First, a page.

Sunday, 3 November 2013

Les Misérables

This is often called the Glums by those that appear in this on the stage, it’s known by a whole load of other names by those who see it. It was a film that I came to with some trepidation I must admit. I have never been a fan of modern musicals, by which I mean ones written since the 1970s. So I was braced for not a great evening and well it may be damning with faint praise but it was better than I expected. It wasn’t a massive calamitous disaster, just not that great.

I did not expect the film to be 90% singing, had I been living in a cave? Anyway I found a lot of the singing, the music and the lyrics to be awful. I found myself waiting for the songs to end and for the story to progress, too much introspection. There were high points; I Dreamed A Dream and the songs about the barricades were stirring. Hugh Jackman did well carrying the film and Anne Hathaway did okay as well.

The production design was fantastic, all the sets inside and out of Paris and Montreuil had been lovingly built, as well as the ship being pulled in by the convicts at the beginning. I found that the story was quite saggy throughout and wasn’t helped by the continual differing version of the same song over and over again. Sacha Baron Cohen and Helena Bonham Carter annoyed me intensely; I never understood why he sang in a French accent when every one else sang in an English one, even Russell Crowe (ish).

I was expecting truly dreadful, it wasn’t as quite as bad as that.


I had been warned that the first ten minutes of this film would be harrowing and heart wrenching. They were not wrong on Twitter, we are presented with the story of Carl and Ellie as they fall in love and plan for their adventure to Paradise Falls in South America. This is inspired by the derring dos of the pilot of an airship that they see in a newsreel. We see them grow older and we see time take its toll, Carl makes a promise to Ellie that they will make it there.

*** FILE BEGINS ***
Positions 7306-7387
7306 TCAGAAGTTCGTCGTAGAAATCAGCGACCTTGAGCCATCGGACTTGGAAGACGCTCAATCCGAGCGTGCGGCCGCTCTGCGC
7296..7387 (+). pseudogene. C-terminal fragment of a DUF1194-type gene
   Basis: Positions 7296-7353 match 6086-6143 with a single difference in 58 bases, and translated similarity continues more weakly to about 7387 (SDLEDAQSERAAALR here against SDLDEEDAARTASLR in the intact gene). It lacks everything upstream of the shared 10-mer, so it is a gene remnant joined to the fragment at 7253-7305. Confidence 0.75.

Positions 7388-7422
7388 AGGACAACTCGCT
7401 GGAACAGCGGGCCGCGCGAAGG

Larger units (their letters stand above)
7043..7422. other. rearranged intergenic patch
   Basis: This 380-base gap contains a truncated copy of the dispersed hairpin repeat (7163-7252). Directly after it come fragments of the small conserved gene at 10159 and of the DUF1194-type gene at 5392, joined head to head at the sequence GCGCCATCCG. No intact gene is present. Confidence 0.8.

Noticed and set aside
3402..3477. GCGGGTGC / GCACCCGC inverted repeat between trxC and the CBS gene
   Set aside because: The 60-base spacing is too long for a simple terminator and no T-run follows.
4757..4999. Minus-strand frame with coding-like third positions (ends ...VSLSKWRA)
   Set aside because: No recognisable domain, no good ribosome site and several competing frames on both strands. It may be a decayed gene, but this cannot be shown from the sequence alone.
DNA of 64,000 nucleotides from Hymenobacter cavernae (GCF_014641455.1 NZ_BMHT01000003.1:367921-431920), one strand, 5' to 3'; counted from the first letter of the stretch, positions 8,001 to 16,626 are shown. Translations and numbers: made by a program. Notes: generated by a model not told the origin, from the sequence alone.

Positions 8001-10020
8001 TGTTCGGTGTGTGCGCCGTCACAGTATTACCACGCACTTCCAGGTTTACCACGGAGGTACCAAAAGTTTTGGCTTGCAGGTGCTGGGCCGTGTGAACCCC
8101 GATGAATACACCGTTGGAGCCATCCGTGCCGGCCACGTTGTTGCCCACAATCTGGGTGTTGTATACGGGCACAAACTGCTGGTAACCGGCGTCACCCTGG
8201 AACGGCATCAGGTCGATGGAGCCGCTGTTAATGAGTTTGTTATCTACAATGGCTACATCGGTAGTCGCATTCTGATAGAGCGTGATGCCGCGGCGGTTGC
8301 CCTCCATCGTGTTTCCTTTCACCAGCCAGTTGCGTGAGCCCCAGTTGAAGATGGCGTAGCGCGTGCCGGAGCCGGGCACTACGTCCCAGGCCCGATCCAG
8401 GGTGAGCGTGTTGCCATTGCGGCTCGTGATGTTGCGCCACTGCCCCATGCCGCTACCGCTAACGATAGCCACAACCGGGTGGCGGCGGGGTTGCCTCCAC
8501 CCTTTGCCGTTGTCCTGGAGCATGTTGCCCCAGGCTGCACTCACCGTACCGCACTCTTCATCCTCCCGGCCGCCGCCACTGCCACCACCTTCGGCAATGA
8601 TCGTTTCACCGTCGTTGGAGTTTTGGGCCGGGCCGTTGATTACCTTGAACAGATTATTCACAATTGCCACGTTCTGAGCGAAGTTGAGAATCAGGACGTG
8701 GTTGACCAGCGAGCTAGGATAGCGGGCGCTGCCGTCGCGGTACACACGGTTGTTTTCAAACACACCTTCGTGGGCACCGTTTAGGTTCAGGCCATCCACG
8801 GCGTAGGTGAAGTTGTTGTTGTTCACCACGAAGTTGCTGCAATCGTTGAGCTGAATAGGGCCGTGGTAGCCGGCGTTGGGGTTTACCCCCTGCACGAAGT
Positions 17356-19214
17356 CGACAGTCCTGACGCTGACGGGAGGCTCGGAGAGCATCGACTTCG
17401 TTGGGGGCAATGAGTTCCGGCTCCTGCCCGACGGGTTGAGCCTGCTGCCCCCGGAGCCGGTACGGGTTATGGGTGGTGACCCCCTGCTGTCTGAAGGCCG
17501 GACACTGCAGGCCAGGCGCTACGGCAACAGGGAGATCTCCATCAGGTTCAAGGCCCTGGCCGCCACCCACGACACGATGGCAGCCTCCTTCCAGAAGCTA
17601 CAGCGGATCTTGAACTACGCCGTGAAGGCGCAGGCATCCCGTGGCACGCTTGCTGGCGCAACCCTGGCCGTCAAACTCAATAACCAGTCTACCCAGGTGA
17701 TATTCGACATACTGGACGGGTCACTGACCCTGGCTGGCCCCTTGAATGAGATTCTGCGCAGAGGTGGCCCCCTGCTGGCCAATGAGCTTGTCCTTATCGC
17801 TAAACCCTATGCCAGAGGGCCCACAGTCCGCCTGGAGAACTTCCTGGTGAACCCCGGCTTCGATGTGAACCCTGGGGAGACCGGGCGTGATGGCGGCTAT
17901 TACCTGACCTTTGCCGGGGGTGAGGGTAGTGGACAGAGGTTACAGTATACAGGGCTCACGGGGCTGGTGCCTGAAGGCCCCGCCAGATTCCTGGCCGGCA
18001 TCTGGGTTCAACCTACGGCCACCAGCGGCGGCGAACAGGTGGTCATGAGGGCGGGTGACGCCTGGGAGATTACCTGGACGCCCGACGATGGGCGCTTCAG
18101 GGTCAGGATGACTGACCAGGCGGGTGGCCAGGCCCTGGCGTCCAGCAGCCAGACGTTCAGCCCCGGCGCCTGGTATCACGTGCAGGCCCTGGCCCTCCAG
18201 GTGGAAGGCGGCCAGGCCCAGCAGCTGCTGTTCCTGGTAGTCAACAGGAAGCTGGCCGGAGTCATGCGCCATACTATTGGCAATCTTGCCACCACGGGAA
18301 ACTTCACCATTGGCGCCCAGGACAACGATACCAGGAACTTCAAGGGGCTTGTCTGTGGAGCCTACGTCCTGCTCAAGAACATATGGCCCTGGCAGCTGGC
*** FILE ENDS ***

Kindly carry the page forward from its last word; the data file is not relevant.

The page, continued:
The story then is about the fulfilment of this promise. At the age of 78 Carl attaches thousands of helium balloons making the house float. He steers to house south on the way to Paradise Falls. He is aided somewhat in this by Russell, a scout who needs his helping the elderly badge so that he can become a senior scout.

The film and the story are pretty well executed as most Pixar films are. I did find that some of the lessons learnt by the characters may have been similar to those in Toy Story. They learnt how to adapt to change and how these changes necessitate a change in perspective. There are also the themes of ageing and finding purpose in life on evidence here as well.

The film drops in a few references to Star Wars, the Wizard of Oz and King Kong here and there. It features a pack of talking dogs and the vocal talents of Ed Asner and Christopher Plummer.

It all ends up being about how friends are perennially more important than things and possessions, so true.